This is an amusing video clip out of either China or Japan—not sure which as the announcer is speaking Mandarin, but the two dudes are speaking Japanese—about a guy and his goldfish that he’s managed to train to respond to hand signals:
There’s some debate (I’m being generous with that word) in the YouTube comments on whether it’s faked, but I don’t doubt that it’s real only because I once had a goldfish myself that was trained. He was a prize from one of those silly toss a ping pong ball into a goldfish bowl games that are always at traveling carnivals. This was back in 1976 during the Bicentennial celebration that took place in downtown Pontiac Michigan. There wasn’t anything particularly special about the goldfish, it was the sort commonly sold as feeder fish at places like Meijers and probably cost less than the game did to play, and my mother groused that the damned thing would probably die within a week of getting it home.
This meant that getting a full-blown aquarium was out of the question. Instead he got your standard issue goldfish bowl with a small bit of rock for the bottom and a traditional castle decoration he could swim in and out of that was picture perfect of the goldfish bowl stereotype you see in cartoons all the time. No filter system, no aerator, not so much as an animated plastic diver decoration. My mother plopped him into the water and waited for him to die. And waited. And waited. And waited. And waited. And the little sum’bitch just kept on going as though to spite my mother.
Now I was all of 8 years old (going on 9) when I got that gold fish and my memory of the time isn’t perfect so I can’t begin to explain why it is that my older brother came to be primary care taker of the goldfish, but I suspect it had to do with the facts that A) I was 9 and ADHD without knowing it and B) the goldfish bowl came to sit on the piano in the living room that was converted to be my brother’s bed room when the two of us got too old to room together. For whatever reason, whenever he went to feed the fish, Wes got into the habit of picking up the fish food and circling the outside of the bowl with it several times until the fish started following by swimming around his bowl in circles. Eventually it got to the point where all Wes had to do was pick up the fish food box and the goldfish would suddenly start swimming in mad circles in anticipation of the food that was about to be served. Wes had managed to train the goldfish and we were all suitably impressed.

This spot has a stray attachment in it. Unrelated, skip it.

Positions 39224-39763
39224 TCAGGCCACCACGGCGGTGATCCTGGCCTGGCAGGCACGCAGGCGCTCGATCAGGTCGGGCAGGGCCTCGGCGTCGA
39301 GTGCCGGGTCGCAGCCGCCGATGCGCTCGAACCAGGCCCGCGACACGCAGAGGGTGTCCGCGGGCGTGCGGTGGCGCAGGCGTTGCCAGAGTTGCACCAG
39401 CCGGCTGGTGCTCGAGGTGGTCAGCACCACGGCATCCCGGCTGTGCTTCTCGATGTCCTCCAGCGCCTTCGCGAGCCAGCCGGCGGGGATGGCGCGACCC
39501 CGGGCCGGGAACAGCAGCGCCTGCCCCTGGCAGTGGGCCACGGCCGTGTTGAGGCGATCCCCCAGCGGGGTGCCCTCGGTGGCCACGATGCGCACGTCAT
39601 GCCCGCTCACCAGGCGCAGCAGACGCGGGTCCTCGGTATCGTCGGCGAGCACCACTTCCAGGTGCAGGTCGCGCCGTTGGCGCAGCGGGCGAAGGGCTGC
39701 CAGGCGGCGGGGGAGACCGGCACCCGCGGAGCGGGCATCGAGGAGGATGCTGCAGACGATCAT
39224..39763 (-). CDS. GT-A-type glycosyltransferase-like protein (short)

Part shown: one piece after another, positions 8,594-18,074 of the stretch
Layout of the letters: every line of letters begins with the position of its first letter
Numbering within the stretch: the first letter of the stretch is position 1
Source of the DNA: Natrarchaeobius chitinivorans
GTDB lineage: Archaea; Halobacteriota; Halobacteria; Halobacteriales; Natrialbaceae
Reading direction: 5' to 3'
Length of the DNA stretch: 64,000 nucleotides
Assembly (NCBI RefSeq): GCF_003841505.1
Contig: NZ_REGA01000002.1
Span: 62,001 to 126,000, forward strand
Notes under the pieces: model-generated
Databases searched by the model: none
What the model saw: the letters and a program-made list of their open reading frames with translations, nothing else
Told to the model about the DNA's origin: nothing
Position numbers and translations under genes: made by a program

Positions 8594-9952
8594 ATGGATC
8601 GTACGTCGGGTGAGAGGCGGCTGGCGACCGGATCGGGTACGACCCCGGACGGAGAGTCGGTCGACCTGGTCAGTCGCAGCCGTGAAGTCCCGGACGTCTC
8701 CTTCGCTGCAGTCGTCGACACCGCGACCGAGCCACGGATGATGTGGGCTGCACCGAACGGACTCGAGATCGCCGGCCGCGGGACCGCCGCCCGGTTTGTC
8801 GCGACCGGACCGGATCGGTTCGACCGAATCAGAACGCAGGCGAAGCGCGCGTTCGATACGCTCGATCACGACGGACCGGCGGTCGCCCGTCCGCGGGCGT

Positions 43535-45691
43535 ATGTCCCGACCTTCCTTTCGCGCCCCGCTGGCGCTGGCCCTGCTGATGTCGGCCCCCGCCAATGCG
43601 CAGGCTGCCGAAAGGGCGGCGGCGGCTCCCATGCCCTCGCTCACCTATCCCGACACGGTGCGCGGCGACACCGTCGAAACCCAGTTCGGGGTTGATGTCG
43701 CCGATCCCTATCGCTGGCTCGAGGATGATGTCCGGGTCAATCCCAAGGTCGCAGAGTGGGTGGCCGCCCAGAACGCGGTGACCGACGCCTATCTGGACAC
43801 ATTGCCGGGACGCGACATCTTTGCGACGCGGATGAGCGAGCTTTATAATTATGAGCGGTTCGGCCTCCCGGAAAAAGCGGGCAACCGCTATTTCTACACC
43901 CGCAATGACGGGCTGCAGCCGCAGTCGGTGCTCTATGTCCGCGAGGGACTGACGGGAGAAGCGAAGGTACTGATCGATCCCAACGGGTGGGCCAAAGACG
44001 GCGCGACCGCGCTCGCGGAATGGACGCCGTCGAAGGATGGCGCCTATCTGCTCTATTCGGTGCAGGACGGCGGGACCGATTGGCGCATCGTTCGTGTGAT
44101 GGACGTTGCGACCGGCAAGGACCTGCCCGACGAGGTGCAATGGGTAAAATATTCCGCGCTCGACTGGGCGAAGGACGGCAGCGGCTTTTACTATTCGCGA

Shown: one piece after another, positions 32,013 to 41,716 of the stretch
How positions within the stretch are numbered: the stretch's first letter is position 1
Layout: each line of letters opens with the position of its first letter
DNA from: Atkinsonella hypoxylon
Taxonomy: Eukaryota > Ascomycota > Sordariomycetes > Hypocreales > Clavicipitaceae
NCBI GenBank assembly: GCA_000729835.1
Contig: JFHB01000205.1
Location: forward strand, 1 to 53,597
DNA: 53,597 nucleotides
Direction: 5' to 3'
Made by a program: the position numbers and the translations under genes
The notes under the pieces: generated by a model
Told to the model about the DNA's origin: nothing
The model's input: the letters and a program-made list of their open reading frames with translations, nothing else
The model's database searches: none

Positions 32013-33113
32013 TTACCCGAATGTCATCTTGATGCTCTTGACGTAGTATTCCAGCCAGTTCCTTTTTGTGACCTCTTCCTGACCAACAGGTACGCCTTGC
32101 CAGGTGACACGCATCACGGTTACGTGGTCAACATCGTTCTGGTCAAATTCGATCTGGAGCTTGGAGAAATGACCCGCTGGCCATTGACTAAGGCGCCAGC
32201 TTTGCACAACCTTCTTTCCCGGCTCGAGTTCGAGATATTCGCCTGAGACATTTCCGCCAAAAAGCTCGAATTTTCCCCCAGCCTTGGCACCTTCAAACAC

That silly goldfish lasted for many years, certainly longer than anyone expected it to, surviving a bowl in which he had to stay near the surface after awhile in order to gulp in air as the water would slowly lose what little oxygen it held. Cleaning the bowl probably didn’t happen as often as it should considering its unfiltered status, but that didn’t deter the fish either. In the end what killed the fish was my younger sister trying to be considerate. Cindy decided she wanted a real aquarium so she bought one and brought it home and set it all up along with a couple of fish of a sort I don’t recall at the moment, might’ve been more goldfish, but I’m not sure. It had everything my little goldfish bowl didn’t: aerator, filter, fake sea background, little animated diver dude, the works. At some point she went to clean her aquarium and thought she’d take care of the goldfish bowl at the same time and she ended up putting all three fish into the same bowl of water she had set up as a holding tank while she cleaned the aquarium and bowl and then she returned the fish to their respective homes thinking she had done a good deed. Naturally, all three fish died within a matter of days.
So all of that is just to say that, yeah, I can believe the dude in that video clip really did train his goldfish to respond to his hand signals because I know it can be done. It’s obvious he’s spent way more time on it than Wes ever did (or would ever be inclined to), but I don’t doubt that it’s real because I had a goldfish much like that… until MY SISTER KILLED IT!*
*Just kidding Cindy.